Dealing With The Growing Data Storage Dilemma

Dealing with vast amounts of data used to be a problem faced purely by large enterprises. However, in today’s world of rapidly increasing data, it’s now an issue for companies of all sizes, including SMEs.

Symantec’s recent State of Information Survey conducted over 38 countries worldwide found that SMEs expected their storage to increase by 178% over the next year.

The large amount of data companies now produce, which can be in the terabytes and petabytes, needs to be backed up and stored so it can be accessed easily and quickly. It needs to be archived in case it is needed in the future, and also for compliance reasons; and it needs to be replicated, so it’s available for use in the case of a disaster. All this needs to be done cost-effectively and securely.

Increases in data volume now make storage a key business issue. Performance issues, which result from companies being overwhelmed by data or by backing up, could impact on profitability. Not being able to find data quickly enough, if it is needed for compliance reasons, could result in fines. Ease of access for data analysis is crucial.

And the inability to access data quickly, in the event of a disaster, could put a company out of business. Some recent statistics indicate that 43% of businesses that close after a natural disaster never re-open and a further 29% close within two years.

Which route forward?

The question is how to choose a storage solution that will cope with current storage needs, as well as taking you forward into a future of unpredictable and mushrooming, data growth? Storage solutions range from traditional tape to the cloud, with other options and permutations in between. Tape is not a viable medium-term solution for a number of reasons, including capacity, back-up time and the unsuitability for disaster recovery.

One solution for more conservative companies is to use RDX removable hard disc cartridges for storage. They combine the best of hard disc and tape storage. They scale with a business, but, unlike tape, are very rugged and reliable. It’s a step forward, for those who have been using tape, which isn’t too different from what went before.

For some organisations, cloud may be the answer. For others, particularly if they have been using tape in the past, the leap to the cloud may be too great and they want something more tangible. One disadvantage of the cloud, which many aren’t aware of, is that the data is probably going to be stored on traditional tape.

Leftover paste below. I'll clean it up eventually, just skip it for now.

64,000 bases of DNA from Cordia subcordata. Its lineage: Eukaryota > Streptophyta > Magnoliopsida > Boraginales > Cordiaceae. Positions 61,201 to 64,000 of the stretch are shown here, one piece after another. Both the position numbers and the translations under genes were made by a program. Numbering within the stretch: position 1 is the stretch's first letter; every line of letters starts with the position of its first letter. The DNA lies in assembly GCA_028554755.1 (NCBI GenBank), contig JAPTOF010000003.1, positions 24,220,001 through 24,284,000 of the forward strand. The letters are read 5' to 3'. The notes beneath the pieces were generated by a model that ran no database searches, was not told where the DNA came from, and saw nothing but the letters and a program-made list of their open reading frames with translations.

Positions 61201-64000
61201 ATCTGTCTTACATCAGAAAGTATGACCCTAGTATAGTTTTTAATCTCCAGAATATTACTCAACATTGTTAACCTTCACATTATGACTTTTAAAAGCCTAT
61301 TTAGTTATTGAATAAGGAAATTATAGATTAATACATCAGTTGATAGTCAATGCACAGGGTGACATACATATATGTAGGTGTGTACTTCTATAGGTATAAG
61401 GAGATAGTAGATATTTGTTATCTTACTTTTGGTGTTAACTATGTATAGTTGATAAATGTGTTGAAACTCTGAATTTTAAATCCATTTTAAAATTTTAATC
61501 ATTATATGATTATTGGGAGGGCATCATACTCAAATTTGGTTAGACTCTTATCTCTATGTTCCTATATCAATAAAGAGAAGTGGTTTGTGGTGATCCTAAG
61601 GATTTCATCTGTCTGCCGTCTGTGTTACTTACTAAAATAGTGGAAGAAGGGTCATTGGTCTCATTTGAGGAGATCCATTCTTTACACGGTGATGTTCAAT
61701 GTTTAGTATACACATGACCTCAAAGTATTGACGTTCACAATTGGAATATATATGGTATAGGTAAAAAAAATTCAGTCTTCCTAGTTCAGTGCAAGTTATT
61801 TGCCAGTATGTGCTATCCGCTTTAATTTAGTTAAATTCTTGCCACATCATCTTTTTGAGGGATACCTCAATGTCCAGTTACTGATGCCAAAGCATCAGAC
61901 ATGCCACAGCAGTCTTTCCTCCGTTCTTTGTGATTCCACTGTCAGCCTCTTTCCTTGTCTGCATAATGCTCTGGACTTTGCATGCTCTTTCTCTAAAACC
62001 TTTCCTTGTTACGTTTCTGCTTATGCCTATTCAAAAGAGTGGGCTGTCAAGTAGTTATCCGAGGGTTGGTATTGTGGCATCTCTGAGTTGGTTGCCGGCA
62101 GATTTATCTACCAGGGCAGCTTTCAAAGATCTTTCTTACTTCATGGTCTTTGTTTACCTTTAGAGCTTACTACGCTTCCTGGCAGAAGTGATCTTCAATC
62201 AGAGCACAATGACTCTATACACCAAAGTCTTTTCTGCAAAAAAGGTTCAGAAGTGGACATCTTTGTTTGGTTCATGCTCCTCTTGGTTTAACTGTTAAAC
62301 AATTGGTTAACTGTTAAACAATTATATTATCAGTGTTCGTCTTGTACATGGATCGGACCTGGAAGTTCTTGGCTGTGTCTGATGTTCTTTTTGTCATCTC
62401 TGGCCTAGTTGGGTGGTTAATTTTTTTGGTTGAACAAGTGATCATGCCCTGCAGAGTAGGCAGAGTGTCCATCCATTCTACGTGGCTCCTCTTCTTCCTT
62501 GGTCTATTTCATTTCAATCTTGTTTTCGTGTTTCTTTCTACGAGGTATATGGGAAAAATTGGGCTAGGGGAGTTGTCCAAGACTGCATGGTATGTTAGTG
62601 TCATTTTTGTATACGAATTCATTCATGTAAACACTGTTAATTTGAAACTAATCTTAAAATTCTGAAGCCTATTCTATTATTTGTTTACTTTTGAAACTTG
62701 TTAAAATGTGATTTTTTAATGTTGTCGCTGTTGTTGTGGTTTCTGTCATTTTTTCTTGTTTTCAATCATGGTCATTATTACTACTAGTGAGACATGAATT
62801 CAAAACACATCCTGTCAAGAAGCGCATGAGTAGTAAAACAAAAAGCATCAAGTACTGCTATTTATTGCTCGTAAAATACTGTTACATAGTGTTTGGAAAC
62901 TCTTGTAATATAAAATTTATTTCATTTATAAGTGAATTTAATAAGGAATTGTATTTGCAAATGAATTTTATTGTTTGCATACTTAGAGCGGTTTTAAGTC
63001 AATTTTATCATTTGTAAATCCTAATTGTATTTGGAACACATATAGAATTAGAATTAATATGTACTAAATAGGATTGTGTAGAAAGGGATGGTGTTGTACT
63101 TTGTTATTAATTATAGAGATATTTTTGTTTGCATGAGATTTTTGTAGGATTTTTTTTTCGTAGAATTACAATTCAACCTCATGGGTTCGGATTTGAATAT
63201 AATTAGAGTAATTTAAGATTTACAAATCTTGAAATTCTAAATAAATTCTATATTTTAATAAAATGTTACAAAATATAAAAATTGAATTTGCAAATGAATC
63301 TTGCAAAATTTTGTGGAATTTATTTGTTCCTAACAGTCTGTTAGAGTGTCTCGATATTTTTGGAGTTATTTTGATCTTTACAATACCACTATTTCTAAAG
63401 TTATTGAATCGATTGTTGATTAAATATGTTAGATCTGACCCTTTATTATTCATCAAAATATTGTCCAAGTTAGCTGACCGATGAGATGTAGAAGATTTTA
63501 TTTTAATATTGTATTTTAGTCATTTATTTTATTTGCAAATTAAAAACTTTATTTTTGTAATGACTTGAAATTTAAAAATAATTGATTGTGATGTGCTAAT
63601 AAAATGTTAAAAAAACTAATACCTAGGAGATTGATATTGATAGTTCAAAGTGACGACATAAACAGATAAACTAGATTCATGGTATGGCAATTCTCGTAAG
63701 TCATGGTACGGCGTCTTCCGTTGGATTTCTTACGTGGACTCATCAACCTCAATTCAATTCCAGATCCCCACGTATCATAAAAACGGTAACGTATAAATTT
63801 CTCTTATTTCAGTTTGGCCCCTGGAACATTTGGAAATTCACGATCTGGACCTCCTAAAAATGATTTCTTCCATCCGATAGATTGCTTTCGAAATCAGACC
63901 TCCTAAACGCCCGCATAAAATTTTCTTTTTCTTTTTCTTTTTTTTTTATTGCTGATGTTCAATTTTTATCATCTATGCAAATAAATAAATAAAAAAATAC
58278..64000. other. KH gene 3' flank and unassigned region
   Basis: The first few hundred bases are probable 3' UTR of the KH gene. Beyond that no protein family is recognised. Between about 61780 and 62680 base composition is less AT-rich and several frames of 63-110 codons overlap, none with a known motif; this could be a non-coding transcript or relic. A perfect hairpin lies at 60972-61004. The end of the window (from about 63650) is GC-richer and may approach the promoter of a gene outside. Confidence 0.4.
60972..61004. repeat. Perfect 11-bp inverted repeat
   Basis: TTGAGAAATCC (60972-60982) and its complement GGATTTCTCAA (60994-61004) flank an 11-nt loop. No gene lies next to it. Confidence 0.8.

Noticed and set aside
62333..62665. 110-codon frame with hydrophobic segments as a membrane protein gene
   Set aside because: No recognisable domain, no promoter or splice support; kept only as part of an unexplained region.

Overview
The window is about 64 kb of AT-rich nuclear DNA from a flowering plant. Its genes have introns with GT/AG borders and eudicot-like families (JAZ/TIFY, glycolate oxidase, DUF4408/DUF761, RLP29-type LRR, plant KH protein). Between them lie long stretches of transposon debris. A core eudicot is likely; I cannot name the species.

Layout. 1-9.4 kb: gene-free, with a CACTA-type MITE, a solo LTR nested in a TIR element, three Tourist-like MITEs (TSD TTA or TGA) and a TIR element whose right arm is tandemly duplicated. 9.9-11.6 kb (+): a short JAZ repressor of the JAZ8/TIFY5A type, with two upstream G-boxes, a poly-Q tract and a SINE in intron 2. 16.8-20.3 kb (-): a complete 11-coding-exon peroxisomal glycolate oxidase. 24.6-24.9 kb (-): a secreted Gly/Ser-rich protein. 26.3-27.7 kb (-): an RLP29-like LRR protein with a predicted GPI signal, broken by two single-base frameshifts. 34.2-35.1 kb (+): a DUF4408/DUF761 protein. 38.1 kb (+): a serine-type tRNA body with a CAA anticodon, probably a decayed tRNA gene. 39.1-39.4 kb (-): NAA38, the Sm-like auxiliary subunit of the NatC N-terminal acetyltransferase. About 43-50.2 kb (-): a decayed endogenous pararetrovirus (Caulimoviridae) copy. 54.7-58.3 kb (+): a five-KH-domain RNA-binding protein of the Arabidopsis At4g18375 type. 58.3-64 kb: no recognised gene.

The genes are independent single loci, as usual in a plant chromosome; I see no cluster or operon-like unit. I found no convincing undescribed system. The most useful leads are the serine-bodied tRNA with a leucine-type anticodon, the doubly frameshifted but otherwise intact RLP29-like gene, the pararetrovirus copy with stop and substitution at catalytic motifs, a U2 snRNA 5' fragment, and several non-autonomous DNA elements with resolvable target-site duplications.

Another option is to go for a hybrid solution, which gives local back up with background cloud back-up. This option provides speed of access with the security of offsite cloud. For example, you could have a network attached storage (NAS) backup appliance which uses hard disk drives, removable RDX disk cartridges, replication, and cloud storage to provide up to four layers of data protection.

This would shorten back-up windows and allow for fast recovery. You would be able to make multiple copies of content as local online copies, replicated copies, optional offline RDX copies and remote online (cloud) copies. So you can have all bases covered. You don’t have to go with the cloud straight away, but the facility is there to do it when and if you are ready.

Alternatively, you could go with a backup service. This might provide full local data back-up, combined with a storage subscription, to replicate data to the cloud at two offsite locations. So you get onsite back-ups for fast restore times and secure, offsite storage for disaster recovery.

Ian Kilpatrick is chairman of international value added distributor Wick Hill Group, specialists in market development for secure IP infrastructure solutions and convergence. Ian has been involved with the Group for some 35 years. He has an in-depth experience of IT and unified communications (UC) with a strong vision of the future. He looks at these areas from a business point-of-view and his approach reflects his philosophy that business benefits, ease-of-use and cost of ownership are key factors, rather than just technology. He has authored numerous articles and publications, as well as being a regular speaker at conferences, exhibitions and seminars.